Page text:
Before spinning the P500 to plot the pattern, I first used a handheld RF current detector to probe around the antenna and find out where the RF hot-spots are. It was eye opening to discover that very little RF actually radiates from or around the mounting bracket and base of the antenna. Not until the probe was above the phasing section was substantial RF detected. The phase cancellation within the phasing stub is very effective. The ground planes are also very effective on the P500 with reduced RF current detected the farther away you probe from the mounting bracket and feedpoint. That will keep RF off of your feedline and out of your shack.
That is also an advantageous characteristic for installations where electronics that are subject to interference are located nearby. If the Penetrator is mounted high enough, the RF field over your neighbors’ houses will be greatly reduced, which will minimize the chances for RF saturation types of interference.
Measured RF current along the radiator was fairly consistent with a typical 5/8 wave radiator. Since FCC rules regarding CB antennas limit the height above a structure in some cases, the P500 uses top loading to reduce the physical length of the vertical radiator, but in this case, the tophat also evens out the current along the radiator, which should make the vertical pattern very smooth.
Once the actual testing began, there were no shocking surprises or anything unusual to report. The P500 has a very smooth, predictable 5/8 wave gain pattern. With the unique matching and phasing network, modeling shows the P500 will be less picky about mounting height above ground than a typical 5/8 wave gain antenna, although it is still recommended for ANY gain type antenna that the feedpoint be a minimum of ½ wave above ground. Field plotting and modeling show the Penetrator has a true 3 dB gain.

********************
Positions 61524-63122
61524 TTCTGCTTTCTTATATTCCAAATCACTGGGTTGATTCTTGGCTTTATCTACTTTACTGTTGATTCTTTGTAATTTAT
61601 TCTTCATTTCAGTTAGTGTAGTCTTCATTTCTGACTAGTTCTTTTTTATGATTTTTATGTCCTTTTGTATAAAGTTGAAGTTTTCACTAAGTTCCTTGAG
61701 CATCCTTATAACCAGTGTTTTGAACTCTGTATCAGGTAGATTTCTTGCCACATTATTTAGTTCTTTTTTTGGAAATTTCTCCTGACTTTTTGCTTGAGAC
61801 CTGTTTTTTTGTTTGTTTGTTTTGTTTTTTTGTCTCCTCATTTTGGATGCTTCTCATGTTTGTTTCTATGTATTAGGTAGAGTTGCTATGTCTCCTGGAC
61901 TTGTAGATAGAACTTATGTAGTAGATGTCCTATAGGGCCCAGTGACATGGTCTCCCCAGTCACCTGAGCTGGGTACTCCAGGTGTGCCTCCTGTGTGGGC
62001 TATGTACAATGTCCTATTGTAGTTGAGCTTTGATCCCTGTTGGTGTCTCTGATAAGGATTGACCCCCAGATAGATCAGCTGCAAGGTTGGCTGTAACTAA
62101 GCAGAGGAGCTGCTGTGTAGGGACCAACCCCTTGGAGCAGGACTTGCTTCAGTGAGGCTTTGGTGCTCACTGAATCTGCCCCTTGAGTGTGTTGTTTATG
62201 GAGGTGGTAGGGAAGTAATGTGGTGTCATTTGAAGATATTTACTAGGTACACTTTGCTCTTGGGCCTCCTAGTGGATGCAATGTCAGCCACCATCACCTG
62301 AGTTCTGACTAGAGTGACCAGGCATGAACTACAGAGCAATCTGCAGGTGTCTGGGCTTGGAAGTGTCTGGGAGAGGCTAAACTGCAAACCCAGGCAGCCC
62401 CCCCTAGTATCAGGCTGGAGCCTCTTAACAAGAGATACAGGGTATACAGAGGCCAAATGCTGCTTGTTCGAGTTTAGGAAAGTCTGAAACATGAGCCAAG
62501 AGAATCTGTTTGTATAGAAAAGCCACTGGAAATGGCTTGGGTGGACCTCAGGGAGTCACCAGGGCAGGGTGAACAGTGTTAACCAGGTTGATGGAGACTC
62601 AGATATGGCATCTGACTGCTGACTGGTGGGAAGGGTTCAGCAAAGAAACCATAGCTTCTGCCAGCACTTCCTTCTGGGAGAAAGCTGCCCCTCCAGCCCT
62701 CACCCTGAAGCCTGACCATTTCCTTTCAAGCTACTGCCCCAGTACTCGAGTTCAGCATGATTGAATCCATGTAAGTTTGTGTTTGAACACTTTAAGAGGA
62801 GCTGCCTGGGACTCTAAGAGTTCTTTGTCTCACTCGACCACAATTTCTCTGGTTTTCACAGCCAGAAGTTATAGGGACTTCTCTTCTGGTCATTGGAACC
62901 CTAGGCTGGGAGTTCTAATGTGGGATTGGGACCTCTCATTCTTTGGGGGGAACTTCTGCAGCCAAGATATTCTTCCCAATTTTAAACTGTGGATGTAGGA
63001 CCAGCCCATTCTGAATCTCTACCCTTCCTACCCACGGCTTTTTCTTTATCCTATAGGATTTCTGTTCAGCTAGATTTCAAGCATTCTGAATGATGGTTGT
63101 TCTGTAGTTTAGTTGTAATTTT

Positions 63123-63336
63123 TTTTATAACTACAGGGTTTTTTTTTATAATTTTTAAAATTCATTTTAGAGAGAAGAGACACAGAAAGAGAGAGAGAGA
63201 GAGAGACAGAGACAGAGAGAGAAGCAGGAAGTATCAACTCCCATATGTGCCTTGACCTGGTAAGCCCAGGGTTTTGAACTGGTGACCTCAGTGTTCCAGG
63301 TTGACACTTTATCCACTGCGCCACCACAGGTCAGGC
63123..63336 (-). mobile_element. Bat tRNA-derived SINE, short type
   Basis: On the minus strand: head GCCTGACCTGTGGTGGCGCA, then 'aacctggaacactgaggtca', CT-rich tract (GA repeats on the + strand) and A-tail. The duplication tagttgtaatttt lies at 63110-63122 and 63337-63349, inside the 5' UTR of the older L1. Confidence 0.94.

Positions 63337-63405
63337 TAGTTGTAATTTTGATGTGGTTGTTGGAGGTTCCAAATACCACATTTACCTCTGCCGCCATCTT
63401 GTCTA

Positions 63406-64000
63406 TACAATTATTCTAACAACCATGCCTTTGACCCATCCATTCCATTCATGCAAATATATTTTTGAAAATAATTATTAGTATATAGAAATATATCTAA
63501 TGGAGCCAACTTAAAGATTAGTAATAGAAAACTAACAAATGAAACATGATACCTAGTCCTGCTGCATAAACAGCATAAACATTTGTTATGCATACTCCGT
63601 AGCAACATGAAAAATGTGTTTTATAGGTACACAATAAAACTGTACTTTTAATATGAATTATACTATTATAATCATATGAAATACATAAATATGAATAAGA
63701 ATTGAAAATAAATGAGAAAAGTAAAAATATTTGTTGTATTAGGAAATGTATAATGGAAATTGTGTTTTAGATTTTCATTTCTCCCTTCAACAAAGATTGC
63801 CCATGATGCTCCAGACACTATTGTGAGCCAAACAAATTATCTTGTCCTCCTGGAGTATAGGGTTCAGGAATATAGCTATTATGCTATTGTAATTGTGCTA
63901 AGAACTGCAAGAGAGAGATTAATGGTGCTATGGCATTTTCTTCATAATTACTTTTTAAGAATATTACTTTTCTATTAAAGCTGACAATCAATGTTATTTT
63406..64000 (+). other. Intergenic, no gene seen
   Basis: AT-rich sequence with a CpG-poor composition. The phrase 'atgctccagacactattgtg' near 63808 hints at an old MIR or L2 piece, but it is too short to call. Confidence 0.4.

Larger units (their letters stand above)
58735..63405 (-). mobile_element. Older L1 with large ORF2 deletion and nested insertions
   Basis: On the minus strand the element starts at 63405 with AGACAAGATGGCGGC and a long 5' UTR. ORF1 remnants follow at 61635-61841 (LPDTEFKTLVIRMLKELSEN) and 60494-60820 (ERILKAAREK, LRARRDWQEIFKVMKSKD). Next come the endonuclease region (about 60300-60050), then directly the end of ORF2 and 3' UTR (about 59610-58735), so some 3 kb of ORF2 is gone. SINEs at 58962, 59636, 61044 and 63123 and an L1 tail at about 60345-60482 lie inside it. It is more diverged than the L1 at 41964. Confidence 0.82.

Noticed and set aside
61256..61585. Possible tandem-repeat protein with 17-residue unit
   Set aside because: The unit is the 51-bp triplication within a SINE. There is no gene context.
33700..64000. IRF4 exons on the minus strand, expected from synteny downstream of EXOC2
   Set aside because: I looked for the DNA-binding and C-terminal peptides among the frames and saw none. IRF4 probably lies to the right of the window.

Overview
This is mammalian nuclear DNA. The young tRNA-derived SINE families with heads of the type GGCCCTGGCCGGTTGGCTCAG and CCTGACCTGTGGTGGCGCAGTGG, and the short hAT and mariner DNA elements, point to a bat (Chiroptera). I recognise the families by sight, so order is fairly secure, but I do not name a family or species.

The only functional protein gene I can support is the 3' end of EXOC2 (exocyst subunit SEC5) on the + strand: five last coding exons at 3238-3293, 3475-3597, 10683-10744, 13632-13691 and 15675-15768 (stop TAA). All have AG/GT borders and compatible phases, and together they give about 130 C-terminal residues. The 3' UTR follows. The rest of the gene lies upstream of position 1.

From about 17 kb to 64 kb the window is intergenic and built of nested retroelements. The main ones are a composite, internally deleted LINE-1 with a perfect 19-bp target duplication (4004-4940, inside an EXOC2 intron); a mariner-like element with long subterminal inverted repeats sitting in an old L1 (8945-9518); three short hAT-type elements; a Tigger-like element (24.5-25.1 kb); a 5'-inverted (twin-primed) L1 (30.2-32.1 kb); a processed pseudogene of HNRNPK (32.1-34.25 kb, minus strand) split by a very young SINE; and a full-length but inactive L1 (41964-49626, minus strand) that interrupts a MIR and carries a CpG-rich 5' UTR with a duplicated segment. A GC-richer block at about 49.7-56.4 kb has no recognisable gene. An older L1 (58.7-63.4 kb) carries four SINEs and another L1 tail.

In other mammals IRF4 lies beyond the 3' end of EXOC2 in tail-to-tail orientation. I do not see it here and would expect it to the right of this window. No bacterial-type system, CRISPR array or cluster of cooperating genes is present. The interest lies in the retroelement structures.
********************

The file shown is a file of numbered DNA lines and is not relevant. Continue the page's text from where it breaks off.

After playing with the on-loan P500 at the test range, I decided to take the Penetrator home and mount it on a test tower for some on-air testing. In order to really experience the Penetrator, I thought it would be best to see if it would tune up to the 10 meter amateur band. This way, I could try it on the air and also experiment with its power handling capabilities.
I am happy to report the Penetrator can be tuned to the 10m ham band with no cutting or adjusting of the matching or phasing network. Simply shorten the vertical radiator. This is easily accomplished since the P500 vertical pieces are assembled with tubing compression joints and clamps. As you can see in the bandwidth charts, the P500 bandwidth was reduced slightly after retuning it to the 10m ham band. However, with a slight touch-up from a tuner, it still covers the entire band without trouble.
Comparing the P500 to a ¼ wave ground plane, the performance increase is really noticeable. Signals normally in the 5 to 6 S-unit range popped up near, or in the red. For example, one 10m beacon that is about 60 miles away from me usually comes in about 7 S-units on the ¼ wave ground plane. Flip the switch to the Penetrator and the signal jumps up past 9, right into the red. This improvement was consistent with every signal I tuned in. This is not a calibrated measurement by any means, no S-meter is.